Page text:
I think the more you guys do this, the more people will decide as I did to cease all psych treatment. It will only take a couple of snarky comments and that will be the end of it. Now, I go to facilities who do not have and will never have my psych history. I would never seek any medical treatment except in a case of an emergency if I could not keep psych records out of the general medical record.

jesse said...

One of the problems here is the setting in which the EMRs are done. For Dr. Daviss, who works in a general hospital, the importance of being able to see other clinicians' notes is clear, but is different from that of a clinician in a mental health facility, or a private practitioner. My concern is that rules crafted, for instance, to meet Medicare guidelines will end up applying to all clinicians in all settings.

As a private practitioner I am very concerned about the imposition of anything that would compromise confidentiality. Recently I was at a conference where this issue came up and the advice was given to simply not put certain things in the record, i.e. keep a second set of notes if need be that is not part of that record. Of course there can be major legal problems with this approach as should be obvious.

Anonymous said...

I think maybe I was a bit hasty in my response to Dr. Daviss. I missed his comment that patients should have the right to control who accesses their records. That I agree with. So, if a patient is comfortable with their dermatologist and every other nurse, physician, etc who touches their medical records knowing every intimate detail they shared in confidence with a psychiatrist, then I have no beef with that. That should be their right to disclose what they want. I just want the ability to opt out of that plan.

I really think having one big medical record will also make it even less likely that health care professionals will seek mental health care.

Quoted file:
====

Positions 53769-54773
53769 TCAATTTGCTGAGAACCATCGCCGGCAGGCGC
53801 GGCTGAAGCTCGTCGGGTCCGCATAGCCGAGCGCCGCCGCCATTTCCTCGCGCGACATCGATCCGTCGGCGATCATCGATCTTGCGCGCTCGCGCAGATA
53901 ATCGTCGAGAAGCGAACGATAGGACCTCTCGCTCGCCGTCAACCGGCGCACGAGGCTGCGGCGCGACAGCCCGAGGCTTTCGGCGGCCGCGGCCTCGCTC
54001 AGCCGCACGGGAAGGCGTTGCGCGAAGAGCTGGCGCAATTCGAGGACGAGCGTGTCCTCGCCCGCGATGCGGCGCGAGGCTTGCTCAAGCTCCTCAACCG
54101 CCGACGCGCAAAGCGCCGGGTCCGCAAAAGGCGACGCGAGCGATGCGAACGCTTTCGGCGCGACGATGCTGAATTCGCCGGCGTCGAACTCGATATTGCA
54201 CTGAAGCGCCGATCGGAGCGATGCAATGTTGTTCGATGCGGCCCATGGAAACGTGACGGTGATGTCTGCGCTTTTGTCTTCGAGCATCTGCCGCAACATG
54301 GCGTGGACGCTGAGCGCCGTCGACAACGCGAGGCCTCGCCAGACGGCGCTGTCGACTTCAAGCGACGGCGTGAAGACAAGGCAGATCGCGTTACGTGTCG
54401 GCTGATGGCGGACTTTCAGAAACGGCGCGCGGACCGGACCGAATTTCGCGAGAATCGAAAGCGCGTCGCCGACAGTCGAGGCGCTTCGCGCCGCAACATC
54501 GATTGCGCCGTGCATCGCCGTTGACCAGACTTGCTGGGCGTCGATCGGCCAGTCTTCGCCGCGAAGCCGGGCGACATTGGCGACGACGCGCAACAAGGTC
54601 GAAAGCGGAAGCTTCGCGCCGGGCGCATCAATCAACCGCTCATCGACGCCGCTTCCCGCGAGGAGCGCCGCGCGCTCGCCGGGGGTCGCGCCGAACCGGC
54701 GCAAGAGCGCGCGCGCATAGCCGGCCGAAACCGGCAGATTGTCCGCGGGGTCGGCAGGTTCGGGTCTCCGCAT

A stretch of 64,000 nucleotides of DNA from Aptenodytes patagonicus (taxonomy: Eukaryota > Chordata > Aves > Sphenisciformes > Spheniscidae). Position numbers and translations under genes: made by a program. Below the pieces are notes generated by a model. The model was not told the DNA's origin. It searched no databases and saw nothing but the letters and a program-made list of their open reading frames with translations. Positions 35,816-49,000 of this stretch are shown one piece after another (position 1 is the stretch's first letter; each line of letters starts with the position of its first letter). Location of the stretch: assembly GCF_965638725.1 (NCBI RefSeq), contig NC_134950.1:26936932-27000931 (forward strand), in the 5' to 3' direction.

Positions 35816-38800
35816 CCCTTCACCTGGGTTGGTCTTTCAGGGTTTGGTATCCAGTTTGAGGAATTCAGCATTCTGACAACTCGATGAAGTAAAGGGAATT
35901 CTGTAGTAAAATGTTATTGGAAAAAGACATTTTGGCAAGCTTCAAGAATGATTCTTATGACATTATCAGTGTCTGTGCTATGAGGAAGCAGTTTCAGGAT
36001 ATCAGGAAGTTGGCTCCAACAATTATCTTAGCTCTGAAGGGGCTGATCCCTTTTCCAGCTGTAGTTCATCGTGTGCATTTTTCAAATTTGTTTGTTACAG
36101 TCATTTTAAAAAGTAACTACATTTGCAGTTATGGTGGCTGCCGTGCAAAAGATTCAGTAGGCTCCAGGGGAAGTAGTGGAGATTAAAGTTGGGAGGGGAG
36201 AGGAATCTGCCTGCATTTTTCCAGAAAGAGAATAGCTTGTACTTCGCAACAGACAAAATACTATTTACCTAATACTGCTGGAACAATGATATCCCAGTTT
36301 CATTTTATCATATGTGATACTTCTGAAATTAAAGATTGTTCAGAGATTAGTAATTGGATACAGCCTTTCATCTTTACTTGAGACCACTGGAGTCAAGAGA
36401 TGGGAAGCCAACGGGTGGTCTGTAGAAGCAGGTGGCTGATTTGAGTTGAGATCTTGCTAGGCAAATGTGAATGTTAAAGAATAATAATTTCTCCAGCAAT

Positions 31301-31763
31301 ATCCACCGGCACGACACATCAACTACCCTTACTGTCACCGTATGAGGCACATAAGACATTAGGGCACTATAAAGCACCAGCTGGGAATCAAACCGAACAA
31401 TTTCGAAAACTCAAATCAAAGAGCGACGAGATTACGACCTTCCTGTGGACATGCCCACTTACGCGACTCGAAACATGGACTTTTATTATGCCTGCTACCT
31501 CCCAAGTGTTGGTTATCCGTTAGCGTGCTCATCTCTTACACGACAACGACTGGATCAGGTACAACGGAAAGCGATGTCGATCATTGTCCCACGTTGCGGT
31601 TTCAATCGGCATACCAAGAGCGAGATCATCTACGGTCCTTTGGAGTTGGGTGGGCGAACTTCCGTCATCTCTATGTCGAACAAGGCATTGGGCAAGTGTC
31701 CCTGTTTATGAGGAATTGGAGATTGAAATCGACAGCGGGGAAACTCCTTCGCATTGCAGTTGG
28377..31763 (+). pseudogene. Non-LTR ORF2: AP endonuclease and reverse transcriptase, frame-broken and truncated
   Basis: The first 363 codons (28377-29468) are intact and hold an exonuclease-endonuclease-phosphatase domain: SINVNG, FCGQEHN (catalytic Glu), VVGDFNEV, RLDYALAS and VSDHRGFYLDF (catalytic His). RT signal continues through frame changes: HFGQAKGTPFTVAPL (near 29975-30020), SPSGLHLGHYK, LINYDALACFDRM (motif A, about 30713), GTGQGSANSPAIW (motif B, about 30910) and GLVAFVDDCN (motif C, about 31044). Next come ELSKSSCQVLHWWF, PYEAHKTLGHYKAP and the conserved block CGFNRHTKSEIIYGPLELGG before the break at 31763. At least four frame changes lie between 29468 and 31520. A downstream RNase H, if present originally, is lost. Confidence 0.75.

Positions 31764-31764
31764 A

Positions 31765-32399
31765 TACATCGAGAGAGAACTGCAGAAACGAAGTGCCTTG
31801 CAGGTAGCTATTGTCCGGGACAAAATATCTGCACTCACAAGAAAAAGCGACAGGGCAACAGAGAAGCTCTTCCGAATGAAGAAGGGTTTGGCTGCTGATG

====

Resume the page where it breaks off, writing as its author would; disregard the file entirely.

Anonymous said...

I agree with the many above psych records and notes should not be made available to ALL. Just recently went to a PA for meds and wonder if I decide to apply for a position (nurse) will my name be typed into the system to see if they have any information and will this effect my ability to get a job at the facility or any facilities related to this one.....

Anonymous said...

I agree with the many above psych records and notes should not be made available to ALL. Just recently went to a PA for meds and wonder if I decide to apply for a position (nurse) will my name be typed into the system to see if they have any information and will this effect my ability to get a job at the facility or any facilities related to this one.....

BPLadybug said...

I was rushed to a new hospital last month. My symptoms suggested stroke. My GP is part of a network which uses electronic records, and this hospital also had access. The ER doctor had all my medications at the tip of her finger.

My condition was very altered and confused. I would not have been capable of listing all my meds and their doses. Nor could my husband. The ER doctor ordered lab work which included a Lithium level. In fact my diagnosis was Lithium Toxicity.

This experience has made me a huge fan of electronic records; though uncomfortable with psychiatric records being electronic. But ALL medications should be in electronic records. Drug interactions between psych meds can be very dangerous.

Roy said...

@anon: thanks for the clarification. Patient control of their info should be the standard. That way, you decide who sees what. You are in control. Thus, you won't be concerned about losing privacy because you control the privacy.

That's the ideal. Making it happen remains a work in progress.

@bpladybug: good story.